Or, if Frank is to be believed, no line at all.
School’s out, the sky is blue, and that summer sloth will be cured by just one thing—caffeine, and lots of it. Thus coffee shops are still the hangout du jour in the summertime, a place to chit-chat over chai or grab an ice-blended en route. But as the ceaseless summer populace buzzes in and out, people rarely notice a handful of solitary freaks in their midst: holed up in corners, avoiding eye contact, downing espresso by the gallon, these lone losers posses secret, special powers…
But their gift is also a curse, for it has made them outcasts.
These freaks are writers.
This week, I had a chance to check out Los Angeles Plays Itself, a docu-essay by Thom Andersen that chronicles how L.A. is represented in the movies — not only the ones that take place there, but also those that were shot here hoping to pass as somewhere else.
As you might imagine, that encompasses a lot of fucking movies.
There’s a golden rule in courtship that says, “Never talk business on a first date” — ditto politics and religion — likely because, for most people, that’s a fast pass to Snoresville. But what if your business is entertainment?
Someone recently had the bright idea to take me DVD shopping as a “get to know you” exercise on a first date — what better way to get familiar with a film major than to see what movies he likes? I knew I was doomed when my date held up a copy of a certain Nicole Kidman film in which she may or may not have been a robot and said, “Wasn’t this great?”
A few years back, Joss Whedon surprised us by releasing a superhero movie that satisfied all the mega-blockbuster mega-requirements and still found room for a little of the Buffy creator’s trademark meta-wit.
Since then, Marvel movies have all included a Whedon-esque gem or two. They certainly don’t take themselves as seriously as Christopher Nolan’s broodier comic book films — nor should they. But they haven’t exactly been laugh riots, either. Even when the stories would seem to make plenty of room for hilarious hijinks — like when brawny god Thor has to contend with 21st century mankind on Earth, or Captain America must adjust to having slept through the past few dozen decades — the Marvel movies never manage to elicit more than a chuckle or two at their heroes’ expense. Maybe the men who direct them are not well-suited for comedy, or maybe Marvel executives have been too leery to get too funny, lest their superheroes lose some of their machismo appeal. Even The Avengers opened with a bloated and largely humorless opening act that felt like it was written and directed by someone who was not Joss Whedon.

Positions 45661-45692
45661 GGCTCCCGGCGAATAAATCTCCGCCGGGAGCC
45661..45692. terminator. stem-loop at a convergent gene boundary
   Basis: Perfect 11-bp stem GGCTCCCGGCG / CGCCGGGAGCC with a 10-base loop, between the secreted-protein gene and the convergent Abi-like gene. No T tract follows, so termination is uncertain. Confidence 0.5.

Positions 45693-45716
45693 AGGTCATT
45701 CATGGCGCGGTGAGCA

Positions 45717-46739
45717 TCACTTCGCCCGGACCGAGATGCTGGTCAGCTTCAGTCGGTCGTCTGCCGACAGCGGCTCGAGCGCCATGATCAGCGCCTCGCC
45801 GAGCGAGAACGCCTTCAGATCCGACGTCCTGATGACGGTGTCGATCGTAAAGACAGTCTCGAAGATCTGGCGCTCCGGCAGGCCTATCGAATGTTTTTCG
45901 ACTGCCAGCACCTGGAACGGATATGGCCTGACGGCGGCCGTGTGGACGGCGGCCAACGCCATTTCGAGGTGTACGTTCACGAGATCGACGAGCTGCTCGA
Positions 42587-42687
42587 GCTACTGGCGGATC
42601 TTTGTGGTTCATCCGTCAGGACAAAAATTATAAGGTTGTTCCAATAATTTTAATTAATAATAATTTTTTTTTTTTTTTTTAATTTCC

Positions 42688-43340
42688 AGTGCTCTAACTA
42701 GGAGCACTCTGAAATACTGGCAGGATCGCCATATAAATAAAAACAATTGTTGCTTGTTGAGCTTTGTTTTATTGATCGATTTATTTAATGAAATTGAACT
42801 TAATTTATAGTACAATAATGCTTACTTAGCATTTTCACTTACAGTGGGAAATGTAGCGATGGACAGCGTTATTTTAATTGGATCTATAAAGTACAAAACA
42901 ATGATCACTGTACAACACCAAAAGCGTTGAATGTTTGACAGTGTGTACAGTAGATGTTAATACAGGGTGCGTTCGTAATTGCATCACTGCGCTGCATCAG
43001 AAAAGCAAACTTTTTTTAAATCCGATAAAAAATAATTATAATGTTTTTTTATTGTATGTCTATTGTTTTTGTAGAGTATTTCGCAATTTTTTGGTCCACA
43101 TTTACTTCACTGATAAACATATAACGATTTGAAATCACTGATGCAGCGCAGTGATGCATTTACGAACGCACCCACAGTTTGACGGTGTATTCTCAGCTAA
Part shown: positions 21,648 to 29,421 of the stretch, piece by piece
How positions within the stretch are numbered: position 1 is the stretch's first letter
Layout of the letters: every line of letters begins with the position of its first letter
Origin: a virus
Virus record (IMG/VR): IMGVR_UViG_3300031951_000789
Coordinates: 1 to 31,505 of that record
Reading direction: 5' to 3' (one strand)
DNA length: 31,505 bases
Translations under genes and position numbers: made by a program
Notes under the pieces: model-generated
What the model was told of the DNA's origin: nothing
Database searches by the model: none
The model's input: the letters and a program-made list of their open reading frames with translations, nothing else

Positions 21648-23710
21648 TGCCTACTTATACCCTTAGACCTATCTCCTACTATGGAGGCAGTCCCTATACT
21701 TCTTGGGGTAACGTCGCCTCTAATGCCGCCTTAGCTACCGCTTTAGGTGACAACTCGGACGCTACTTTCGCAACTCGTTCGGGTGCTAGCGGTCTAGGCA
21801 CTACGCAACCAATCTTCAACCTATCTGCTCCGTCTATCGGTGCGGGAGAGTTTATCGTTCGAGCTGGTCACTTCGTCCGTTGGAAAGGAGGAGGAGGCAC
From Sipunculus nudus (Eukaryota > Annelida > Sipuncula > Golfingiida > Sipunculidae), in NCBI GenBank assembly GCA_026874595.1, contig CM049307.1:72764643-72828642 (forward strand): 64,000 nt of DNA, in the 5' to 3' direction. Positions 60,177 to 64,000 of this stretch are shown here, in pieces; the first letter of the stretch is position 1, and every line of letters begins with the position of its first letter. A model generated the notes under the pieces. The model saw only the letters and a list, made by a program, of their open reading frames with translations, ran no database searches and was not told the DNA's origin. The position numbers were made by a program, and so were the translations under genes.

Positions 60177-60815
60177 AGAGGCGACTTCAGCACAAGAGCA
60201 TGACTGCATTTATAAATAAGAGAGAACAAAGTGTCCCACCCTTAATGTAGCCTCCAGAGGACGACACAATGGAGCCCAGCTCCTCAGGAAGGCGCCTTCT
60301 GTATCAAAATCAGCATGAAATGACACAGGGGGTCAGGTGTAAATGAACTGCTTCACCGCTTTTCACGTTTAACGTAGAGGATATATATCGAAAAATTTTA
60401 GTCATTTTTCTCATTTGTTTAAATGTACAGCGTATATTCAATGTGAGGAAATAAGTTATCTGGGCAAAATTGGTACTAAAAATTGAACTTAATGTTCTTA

(Flashback Friday: This month marks the eight-year anniversary of this slithery thriller. So here’s a look back at a curious moment in film history; an examination of movies of the “so bad it’s good” variety, and one of the few that was actually aiming for that mantle. While certainly not notable for its innovative content — or anemic box office performance — this movie proved an interesting lesson to Hollywood nonetheless. First published in INsite Boston in August 2006.)
I know what people taste like.
I know that babies taste best.
Movies entertain in different ways. Many are meant as mere diversions; some aim to bemuse, fewer aim to bewitch. One typically considers independent films less ambitious than their studio-made counterparts, at least on a technical level. But that’s not always the case.
Take Boyhood for example — it’s the latest film from Richard Linklater, director of the Before Sunrise series, though its inception actually pre-dates the latest two films in that series. While there are no obvious CGI effects, expensive sets, or massive scenes with thousands of extras in Boyhood, one can hardly imagine a more ambitious cinematic undertaking than this. It’s hard to imagine a blockbuster director like the ADD-addled Michael Bay being up to the challenge. But Linklater, perhaps moreso than any other working filmmaker, has displayed a cinematic virtue so many of his peers are sorely lacking: patience.
The story of Roger Ebert is a curious one. The man didn’t set out to be a film critic, but he ended up being the film critic. He’s still best known as the owner of one of two fateful thumbs from his days on TV, and if you know him only as the crotchety critic who so often sparred with Siskel, you don’t really know him at all.
On TV, it was always obvious that Ebert was a smart guy, and obviously passionate about movies, but what never came through there was his soul. Roger Ebert was an extremely gifted writer and an incredibly observant man; he had as much to say about life itself as he did about movies, and that’s perhaps why the fact that he titled his memoir Life Itself didn’t feel even slightly pretentious coming from a man who spent most of his working years debating the merits of Anaconda and Cop And A Half.